As the clock ticks down to Brexit, time is fast running out on the £680million annual funding package Wales receives from the European Union and we are learning more and more about what this means for our area.

Just looking around you can’t help but see examples of how European funding has changed our area. From the Bay Campus, the sunken gardens and toddler play area on Aberavon beach, to Croeserw Community Enterprise Centre, the Cognation mountain bike trails, the transport hub, the former magistrates court and the soon to be redeveloped Plaza, all have received European funding.

European money has also helped individuals through schemes like Workways and Workways +, programmes to help people tackle the barriers that have prevented them from finding employment. Or the Local Investment Fund, providing flexible financial support for small and medium enterprises and start-up businesses. Rural areas like the Afan valley and Margam will benefit from the Rural Development Fund supporting businesses, farmers, the countryside, and communities in rural areas.

Earlier this week a new Communities in Charge report showed what would happen if, post-Brexit, the UK government were to apply the same funding formula to these repatriated EU funds as they do to the current UK investment. The shocking findings were that Wales would lose far more money than any other area of the UK, the equivalent of each person losing more than £700. Conversely, the richest areas like London would gain £200 of spending per head.

In 2017 the UK Tory government made a commitment to set up a new UK Shared Prosperity Fund (UKSPF) to replace EU funds after 2020, with the intention to ‘reduce inequalities between communities across our four nations’, and will be ‘cheaper to administer, low in bureaucracy and targeted where it is needed most.’

But with December 2020 fast approaching – the time when these EU funds will run out – nearly everything about the fund is still to be worked out, leaving huge unresolved issues. We still don’t know how much funding will be available, how it will be divided across the country, what activities will be eligible for support or who will take the decisions on how the money is spent.

There is a huge fear that it will be not just a financial grab, but also a power grab; that the Westminster Government will use this opportunity to reduce funding for areas that need it most and to claw back powers that sit naturally with the devolved administrations.

This is why last year I launched of the All-Party Parliamentary Group (APPG) on post-Brexit funding for nations, regions and local areas, which I now chair. We launched a national inquiry which heard from 80 different bodies across Wales, England, Scotland and Northern Ireland, and published a report which recommended:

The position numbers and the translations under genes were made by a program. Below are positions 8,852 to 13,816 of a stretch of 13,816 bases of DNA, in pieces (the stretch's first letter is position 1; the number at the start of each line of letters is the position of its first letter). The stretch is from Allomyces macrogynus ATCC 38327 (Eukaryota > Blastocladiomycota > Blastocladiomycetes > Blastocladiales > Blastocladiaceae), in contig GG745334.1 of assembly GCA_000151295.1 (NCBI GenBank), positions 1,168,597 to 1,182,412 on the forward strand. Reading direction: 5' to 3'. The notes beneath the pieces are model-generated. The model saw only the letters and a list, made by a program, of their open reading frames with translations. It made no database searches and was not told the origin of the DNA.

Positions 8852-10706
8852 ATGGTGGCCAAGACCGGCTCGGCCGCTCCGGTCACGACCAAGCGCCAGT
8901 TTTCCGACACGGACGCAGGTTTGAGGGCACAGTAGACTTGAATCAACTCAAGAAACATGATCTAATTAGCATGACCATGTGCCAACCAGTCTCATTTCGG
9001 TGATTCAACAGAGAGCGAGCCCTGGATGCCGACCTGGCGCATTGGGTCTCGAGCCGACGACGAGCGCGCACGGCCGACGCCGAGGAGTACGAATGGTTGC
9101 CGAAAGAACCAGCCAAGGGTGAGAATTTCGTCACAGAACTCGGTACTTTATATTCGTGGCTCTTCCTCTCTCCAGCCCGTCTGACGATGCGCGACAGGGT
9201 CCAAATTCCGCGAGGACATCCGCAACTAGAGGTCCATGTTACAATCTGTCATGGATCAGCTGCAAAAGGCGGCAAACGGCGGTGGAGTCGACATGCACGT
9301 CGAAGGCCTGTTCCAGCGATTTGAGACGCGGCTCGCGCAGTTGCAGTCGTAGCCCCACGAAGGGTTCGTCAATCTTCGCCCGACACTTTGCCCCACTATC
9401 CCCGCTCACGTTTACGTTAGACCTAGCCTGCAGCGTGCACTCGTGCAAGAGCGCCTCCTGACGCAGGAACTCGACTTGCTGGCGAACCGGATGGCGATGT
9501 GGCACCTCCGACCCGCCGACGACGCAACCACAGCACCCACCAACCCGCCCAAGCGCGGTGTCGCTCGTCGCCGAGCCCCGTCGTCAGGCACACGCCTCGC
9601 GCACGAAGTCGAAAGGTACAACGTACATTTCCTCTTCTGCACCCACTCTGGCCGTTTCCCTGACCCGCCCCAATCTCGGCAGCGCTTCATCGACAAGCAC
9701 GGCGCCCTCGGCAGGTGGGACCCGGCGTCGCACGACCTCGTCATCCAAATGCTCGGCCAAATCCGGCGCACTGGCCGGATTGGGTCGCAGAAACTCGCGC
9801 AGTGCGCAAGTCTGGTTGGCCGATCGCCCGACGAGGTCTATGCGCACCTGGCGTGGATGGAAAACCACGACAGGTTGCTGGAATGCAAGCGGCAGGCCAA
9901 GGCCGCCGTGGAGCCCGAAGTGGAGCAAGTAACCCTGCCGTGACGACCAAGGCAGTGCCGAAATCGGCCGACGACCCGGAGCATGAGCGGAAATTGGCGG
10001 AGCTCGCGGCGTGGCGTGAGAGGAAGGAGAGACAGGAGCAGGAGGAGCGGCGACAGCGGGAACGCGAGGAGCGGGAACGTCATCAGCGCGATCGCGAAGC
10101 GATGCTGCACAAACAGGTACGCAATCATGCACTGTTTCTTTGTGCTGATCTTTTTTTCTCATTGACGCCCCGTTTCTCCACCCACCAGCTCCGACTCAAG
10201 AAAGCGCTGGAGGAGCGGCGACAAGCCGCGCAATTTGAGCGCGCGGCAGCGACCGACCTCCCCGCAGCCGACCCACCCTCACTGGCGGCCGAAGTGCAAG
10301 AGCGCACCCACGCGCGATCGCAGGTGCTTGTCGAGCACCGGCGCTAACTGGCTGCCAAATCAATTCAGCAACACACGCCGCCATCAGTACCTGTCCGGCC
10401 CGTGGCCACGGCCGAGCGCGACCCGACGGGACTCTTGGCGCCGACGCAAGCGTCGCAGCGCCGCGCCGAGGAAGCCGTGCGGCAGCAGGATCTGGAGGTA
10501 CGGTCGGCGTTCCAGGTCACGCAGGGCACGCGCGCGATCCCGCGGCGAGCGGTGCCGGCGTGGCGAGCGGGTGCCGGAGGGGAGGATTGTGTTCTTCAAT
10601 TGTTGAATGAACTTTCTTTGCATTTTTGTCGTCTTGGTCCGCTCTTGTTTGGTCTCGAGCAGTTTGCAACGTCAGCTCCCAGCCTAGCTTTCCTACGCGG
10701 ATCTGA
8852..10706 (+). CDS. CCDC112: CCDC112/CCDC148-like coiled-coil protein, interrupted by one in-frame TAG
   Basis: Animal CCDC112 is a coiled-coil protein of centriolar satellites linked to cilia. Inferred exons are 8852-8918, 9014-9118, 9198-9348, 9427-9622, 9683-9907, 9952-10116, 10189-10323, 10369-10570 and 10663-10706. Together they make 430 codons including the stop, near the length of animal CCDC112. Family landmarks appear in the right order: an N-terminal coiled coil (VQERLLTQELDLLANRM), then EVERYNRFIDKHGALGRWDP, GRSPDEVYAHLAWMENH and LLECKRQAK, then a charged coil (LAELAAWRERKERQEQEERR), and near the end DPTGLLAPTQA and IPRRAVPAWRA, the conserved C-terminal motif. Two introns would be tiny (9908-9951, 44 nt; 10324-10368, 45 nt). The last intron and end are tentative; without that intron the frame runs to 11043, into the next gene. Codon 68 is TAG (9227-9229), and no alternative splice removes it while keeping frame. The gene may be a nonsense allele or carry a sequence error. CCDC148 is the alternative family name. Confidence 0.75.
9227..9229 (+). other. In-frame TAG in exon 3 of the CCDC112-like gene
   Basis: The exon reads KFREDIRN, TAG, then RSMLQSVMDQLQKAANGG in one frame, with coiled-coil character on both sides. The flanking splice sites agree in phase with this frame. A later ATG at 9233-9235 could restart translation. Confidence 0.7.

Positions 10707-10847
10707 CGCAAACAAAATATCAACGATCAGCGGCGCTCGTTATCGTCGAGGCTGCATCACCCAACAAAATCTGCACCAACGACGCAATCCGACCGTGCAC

• The UKSPF must not comprise a penny less than what the EU would have invested in Britain from 2020 to 2024;
  • The government should prioritise narrowing the difference in prosperity across the UK;
  • In Wales, Scotland. and Northern Ireland the UK government should respect the devolution settlement;
  • The management structures should make greater efforts to involve local authorities, because it is local stakeholders and the practitioners who will ultimately be best placed to deliver for the local community.

Months after the report was published there is still no action from the Government. I have met with three different Secretaries of State including Liz Truss MP in the Treasury, and secured a Parliamentary debate, to impress on them that Wales must get the regional funding that it needs. But the public consultation they promised, which was designed to allow devolved government, local authorities and other experts to help shape the UKSPF is being kicked into the long grass. It appears that there will be no consultation on the size of the funding pot at all. This is extremely worrying for Wales.

Make no mistake the figures are serious business. Between 2014 and 2020 West Wales and the Valleys will have received £2billion, no other area of the UK received more than £750million. We would need a government commitment of £30billion UK-wide over 10 years, to match what the EU would have contributed.

We cannot allow Westminster to use Brexit and the end of the EU’s regional funding as an opportunity to short-change the poorest parts of the UK. There is a fundamental worry that the Shared Prosperity Fund will become a political slush fund, with a Conservative Government using it to buy votes in marginal seats. After all, this is the the Government that decided to announce a £1.6billion Stronger Towns Fund for English communities in a blatant attempt to buy the support of Labour MPs just days before a crucial Brexit vote. Another emerging concern is that they will try and merge the UKSPF with other growth funds, using a sleight of hand to reduce investment in our communities.

Neither should the UK government preside over a ‘Westminster Power Grab’ whereby matters typically handled by the devolved administrations are appropriated by London. It is essential that the devolution settlement is respected in words and in actions. We can’t have civil servants at the other end of the M4 making taking decisions for areas they’ve never visited.

It’s not just my APPG that are concerned. The esteemed Commons Housing, Communities and Local Government committee has also implored the Government to stop dragging their feet, telling them they must ‘urgently advance’ their plans for the establishment of the UKSPF. But what we have seen from Government on this is that they are truly paralysed by Brexit. Worryingly that paralysis is in real danger of having real-world consequences on projects, schemes and initiatives that help my constituents in Aberavon. We need Westminster to commit to ‘not a penny less’ and ‘not a power less’, and fast.

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